Monday, February 24, 2014

Bulletin: Anthony Ray Hinton: Alabama; U.S. Supreme Court pays a visit to the world of forensic science - and finds a defence lawyer providing constitutionally deficient representation; American Bar Association;

STORY: "Lawyer who didn't know about permissible expert-witness was ineffective, SCOTUS says," by reporter Debra Cassens Weiss, published by the American Bar Association Journal on February 24, 2014.

GIST: "A lawyer who was unaware that Alabama no longer capped expert-witness fees at $500 provided constitutionally deficient representation to his client, the U.S. Supreme Court has found. In a summary disposition, the court sent the case of death-row inmate Anthony Ray Hinton back to a lower court to determine whether the poor performance was prejudicial. SCOTUSblog noted the per curiam decision (PDF).........The state contended the bullets fired in all three restaurant robberies were fired from the recovered gun. Hinton’s lawyer was able to find just one rebuttal expert—one the lawyer himself deemed a poor choice—after a judge capped expert fees at $500 for each of the two murder cases. The judge believed Alabama’s cap was still in effect, saying it’s “the statutory maximum as far as I know on this and if it’s necessary that we go beyond that then I may check to see if we can.” Hinton’s lawyer didn’t ask for more money, and didn’t know that Alabama law had been amended to allow reimbursement for expenses reasonably incurred. The lone defense expert was “badly discredited” on cross-examination by the prosecutor, the opinion says. The expert’s expertise was in military ordnance, rather than firearms and toolmark identification, he admitted he had problems using the microscope at the crime lab, and his degree was in civil engineering, obtained more than a half century before the trial. The court highlights this portion of the prosecution's cross-examination of the expert: Q: Do you have some problem with your vision? A. Why, yes. Q. How many eyes do you have? A. One. On appeal, three new experts were unable to conclude the bullets came from the gun found at Hinton’s home. One of the state's trial experts refused to cooperate with the defense experts on appeal."

The entire story can be found at:

See Wrongful Convictions Blog:"Interesting SCOTUS forensics Case: "Today, in Hinton v. Alabama, the U.S. Supreme Court found the trial attorney’s failure to request funding for a sufficient expert to challenge the State’s ballistics experts constituted ineffective assistance of counsel."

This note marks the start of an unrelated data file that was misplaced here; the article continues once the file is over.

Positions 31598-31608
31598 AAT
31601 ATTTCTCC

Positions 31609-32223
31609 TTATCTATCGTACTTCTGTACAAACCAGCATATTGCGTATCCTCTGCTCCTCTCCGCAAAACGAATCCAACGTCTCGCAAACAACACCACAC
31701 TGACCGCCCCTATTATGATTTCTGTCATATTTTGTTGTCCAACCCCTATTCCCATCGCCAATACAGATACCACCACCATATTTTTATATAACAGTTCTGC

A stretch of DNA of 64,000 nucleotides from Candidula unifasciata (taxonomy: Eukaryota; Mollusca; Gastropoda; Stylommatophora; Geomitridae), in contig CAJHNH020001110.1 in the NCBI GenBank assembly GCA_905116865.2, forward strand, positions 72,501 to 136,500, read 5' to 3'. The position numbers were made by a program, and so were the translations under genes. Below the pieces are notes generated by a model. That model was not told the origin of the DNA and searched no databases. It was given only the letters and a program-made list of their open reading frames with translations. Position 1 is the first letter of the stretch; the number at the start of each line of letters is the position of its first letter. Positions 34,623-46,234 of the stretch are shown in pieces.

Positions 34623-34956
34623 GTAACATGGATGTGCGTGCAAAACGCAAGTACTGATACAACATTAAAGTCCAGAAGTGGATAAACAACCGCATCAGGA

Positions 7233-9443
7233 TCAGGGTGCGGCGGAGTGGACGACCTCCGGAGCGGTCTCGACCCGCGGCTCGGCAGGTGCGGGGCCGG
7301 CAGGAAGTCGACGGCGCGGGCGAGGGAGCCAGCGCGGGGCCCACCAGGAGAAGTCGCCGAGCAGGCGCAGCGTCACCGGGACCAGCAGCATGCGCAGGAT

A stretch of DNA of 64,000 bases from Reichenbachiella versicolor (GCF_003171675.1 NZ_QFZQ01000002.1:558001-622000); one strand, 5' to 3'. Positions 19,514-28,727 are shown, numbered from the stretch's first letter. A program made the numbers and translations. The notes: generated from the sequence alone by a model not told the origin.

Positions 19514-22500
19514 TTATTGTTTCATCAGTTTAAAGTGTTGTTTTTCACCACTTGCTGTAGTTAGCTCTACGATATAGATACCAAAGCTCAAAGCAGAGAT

See: Equal Justice Initiative: "Although Mr. Hinton was never charged with this third crime, state lab technicians stated that bullets recovered from all three crimes were fired from the same weapon and claimed that they matched a weapon recovered from Mr. Hinton’s mother. Based on this gun evidence, the state charged Mr. Hinton with the two murders even though there was no other evidence linking Mr. Hinton to the crimes. In 1999, EJI took on Mr. Hinton’s case. In June 2002, three of the country’s top gun experts testified that they had examined the state’s evidence and concluded that the crime bullets could not be matched to the weapon recovered from Mr. Hinton’s mother and that the state had erred in making that claim. The trial court did not rule on the evidence of Mr. Hinton’s innocence for over two years and then signed an order prepared by the state denying relief to Mr. Hinton, in part because the evidence of innocence presented was “too late.” EJI appealed the court’s order and sought relief from the Alabama Supreme Court. The Alabama Supreme Court granted certiorari to review only one issue: whether Mr. Hinton’s rights to effective legal representation were violated when his appointed trial lawyer hired a retired civil engineer to testify about the gun evidence at trial. The prosecutor, judge, and defense counsel knew that Mr. Hinton could not have been convicted unless the jury believed the state's forensic experts' testimony that microscopic markings on the bullets showed they were all fired from Mrs. Hinton's gun. Mr. Hinton's lawyer testified later that he could not find a qualified firearms expert for the money the trial court allotted to him, so he put on a man who agreed to do the case for free, but who had never done forensic firearms analysis, whose experience with guns was limited to working with heavy artillery in the military around World War II, who did not know how to operate the comparison microscope needed to examine the evidence, and had only one eye. The prosecutor at trial characterized him as a charlatan who was "no expert at all." In 2008, the Alabama Supreme Court sent the case back to the lower court to determine whether this defense witness was a qualified and competent expert in forensic firearms identification. The judge who presided over the trial and postconviction proceedings retired, and a new judge -- without hearing any new evidence about the witness's qualifications -- decided that the witness was qualified because he knew more about guns than the average person on the street."


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